No Apologies Needed

We must be in a season of bad judgments. Something is in the air. Is Mercury in Retrograde again?

From educators to celebrities and politicians to news anchors, the slip of insensitivity has forced our attention to address the cultural nuisances that are often hidden by societal attempts to get along and diversify.

Lest we forget, we no longer live in a world where thoughts and beliefs are private thanks to the internet. We are expressive. We are bold. We are challenged. Yet, we are insensitive and often care less about who we hurt or how we do it.

But then, you have leaders like University of Oklahoma President David Boren who had members of the Sigma Alpha Epsilon fraternity kicked off the campus following the release of a video reportedly showing fraternity members singing a racist chant and then issued a bold statement on behalf of the university. I am not familiar with this Oklahoma community but I do know a great deal about communities of higher education.



Within higher education, the creation and cultivation of an environment of inclusion on college campuses is about strategic intentionality. It starts with the administration, faculty, alumni and professional mentors practicing and communication the integrity of inclusive excellence. Students must see that kind of leadership through transparency, and when they do, they will follow and then lead their peers to cultural collaboration and sincere acceptance with no apologies needed.

This kind of inclusive excellence was displayed perfectly in President Boren’s message. He did not issue an apology. He didn’t have to. He stood firmly and sincerely on what was intolerable and took immediate action.

He released this statement Monday morning:

To those who have misused their free speech in such a reprehensible way, I have a message for you. You are disgraceful. You have violated all that we stand for. You should not have the privilege of calling yourselves “Sooners.” Real Sooners are not racist. Real Sooners are not bigots. Real Sooners believe in equal opportunity. Real Sooners treat all people with respect. Real Sooners love each other and take care of each other like family members.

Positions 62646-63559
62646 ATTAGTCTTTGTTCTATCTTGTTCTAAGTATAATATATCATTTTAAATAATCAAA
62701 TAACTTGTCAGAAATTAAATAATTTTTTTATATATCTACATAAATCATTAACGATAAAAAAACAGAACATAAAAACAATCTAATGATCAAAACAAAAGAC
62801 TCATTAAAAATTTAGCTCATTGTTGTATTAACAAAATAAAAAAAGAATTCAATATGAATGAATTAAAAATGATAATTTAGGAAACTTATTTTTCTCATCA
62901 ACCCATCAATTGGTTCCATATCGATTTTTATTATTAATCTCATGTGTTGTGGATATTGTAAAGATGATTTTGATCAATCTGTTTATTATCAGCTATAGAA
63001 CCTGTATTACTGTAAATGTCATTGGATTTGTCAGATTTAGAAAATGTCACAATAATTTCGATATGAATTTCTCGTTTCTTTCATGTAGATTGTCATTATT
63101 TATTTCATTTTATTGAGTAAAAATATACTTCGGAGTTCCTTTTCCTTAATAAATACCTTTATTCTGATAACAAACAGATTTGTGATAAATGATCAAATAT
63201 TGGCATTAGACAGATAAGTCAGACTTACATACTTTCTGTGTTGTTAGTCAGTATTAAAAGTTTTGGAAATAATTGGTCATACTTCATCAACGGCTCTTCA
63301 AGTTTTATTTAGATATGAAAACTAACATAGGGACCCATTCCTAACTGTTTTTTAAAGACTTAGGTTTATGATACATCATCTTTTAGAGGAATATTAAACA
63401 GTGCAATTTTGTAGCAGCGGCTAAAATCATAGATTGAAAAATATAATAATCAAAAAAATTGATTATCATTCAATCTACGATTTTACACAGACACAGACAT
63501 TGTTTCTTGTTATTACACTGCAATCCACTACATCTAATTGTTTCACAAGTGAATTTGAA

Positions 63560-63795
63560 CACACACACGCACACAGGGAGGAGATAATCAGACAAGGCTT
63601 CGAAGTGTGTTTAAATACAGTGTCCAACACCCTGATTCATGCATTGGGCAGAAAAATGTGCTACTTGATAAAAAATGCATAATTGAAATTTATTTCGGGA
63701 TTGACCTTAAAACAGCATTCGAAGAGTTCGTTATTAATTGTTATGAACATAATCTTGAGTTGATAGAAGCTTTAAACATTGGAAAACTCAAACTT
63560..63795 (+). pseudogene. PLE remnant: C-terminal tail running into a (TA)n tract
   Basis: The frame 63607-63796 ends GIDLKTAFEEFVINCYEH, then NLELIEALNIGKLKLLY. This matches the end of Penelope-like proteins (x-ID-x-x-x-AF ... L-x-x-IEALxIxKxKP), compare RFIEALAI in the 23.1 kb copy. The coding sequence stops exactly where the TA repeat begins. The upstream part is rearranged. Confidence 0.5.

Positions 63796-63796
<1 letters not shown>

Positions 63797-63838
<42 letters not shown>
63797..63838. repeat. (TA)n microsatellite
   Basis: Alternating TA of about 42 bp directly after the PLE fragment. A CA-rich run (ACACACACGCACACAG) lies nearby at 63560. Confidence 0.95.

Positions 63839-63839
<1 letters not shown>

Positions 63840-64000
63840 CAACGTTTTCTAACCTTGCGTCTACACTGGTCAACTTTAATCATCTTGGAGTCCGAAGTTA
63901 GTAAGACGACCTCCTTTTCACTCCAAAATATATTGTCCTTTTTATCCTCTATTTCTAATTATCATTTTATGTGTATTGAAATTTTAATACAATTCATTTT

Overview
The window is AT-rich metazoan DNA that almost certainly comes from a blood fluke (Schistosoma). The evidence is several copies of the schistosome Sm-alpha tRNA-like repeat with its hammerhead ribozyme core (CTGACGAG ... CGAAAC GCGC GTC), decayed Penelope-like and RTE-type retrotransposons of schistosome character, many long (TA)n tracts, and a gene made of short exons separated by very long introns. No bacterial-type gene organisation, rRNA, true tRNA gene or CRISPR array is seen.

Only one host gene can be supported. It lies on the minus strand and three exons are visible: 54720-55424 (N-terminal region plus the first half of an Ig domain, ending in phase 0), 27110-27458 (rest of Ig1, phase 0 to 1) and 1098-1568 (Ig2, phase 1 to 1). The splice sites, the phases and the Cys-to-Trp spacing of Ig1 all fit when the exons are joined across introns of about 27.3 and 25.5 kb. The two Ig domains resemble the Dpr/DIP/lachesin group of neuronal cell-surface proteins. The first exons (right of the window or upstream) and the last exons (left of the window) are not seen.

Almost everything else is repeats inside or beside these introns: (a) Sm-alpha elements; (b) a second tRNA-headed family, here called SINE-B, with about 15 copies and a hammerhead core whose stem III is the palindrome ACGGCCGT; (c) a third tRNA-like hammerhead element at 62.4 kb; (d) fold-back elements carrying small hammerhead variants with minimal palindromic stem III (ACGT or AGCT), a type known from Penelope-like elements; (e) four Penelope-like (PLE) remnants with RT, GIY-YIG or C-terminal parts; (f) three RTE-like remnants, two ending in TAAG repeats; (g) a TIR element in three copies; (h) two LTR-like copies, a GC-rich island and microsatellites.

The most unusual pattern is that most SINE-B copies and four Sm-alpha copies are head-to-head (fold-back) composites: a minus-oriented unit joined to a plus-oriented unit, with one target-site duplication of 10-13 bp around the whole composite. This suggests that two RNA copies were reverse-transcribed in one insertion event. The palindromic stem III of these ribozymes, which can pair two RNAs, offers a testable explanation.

Effective immediately, all ties and affiliations between this University and the local SAE chapter are hereby severed. I direct that the house be closed and that members will remove their personal belongings from the house by midnight tomorrow. Those needing to make special arrangements for positions shall contact the Dean of Students.

All of us will redouble our efforts to create the strongest sense of family and community. We vow that we will be an example to the entire country of how to deal with this issue. There must be zero tolerance for racism everywhere in our nation.

David L. Boren
University of Oklahoma

When your organization faces public scrutiny at the cultural immaturity and insensitivity of its members, an apology may feel like a slap in the face to the public’s intelligence and to the character of those who were harmed. In these tense times, the public won’t easily accept an apology. Proud expressions of blatant bigotry cannot be matched suddenly with empathy for those toward which the hate is directed, especially when the evidence is not felt or perceived but it is visual and viral. The public will believe and internalize the initial expression to which they were exposed. This could happen to any organization, university, brand or individual. Boren took the high road – the only acceptable road in this case – and held his people accountable for their actions. Though his statement did not address whether the behavior of the students on the videotape is reflective of some deeply rooted, perpetually overlooked cultural issues on their campus, that too will soon be exposed to the public if it exists and has been allowed to live under his leadership.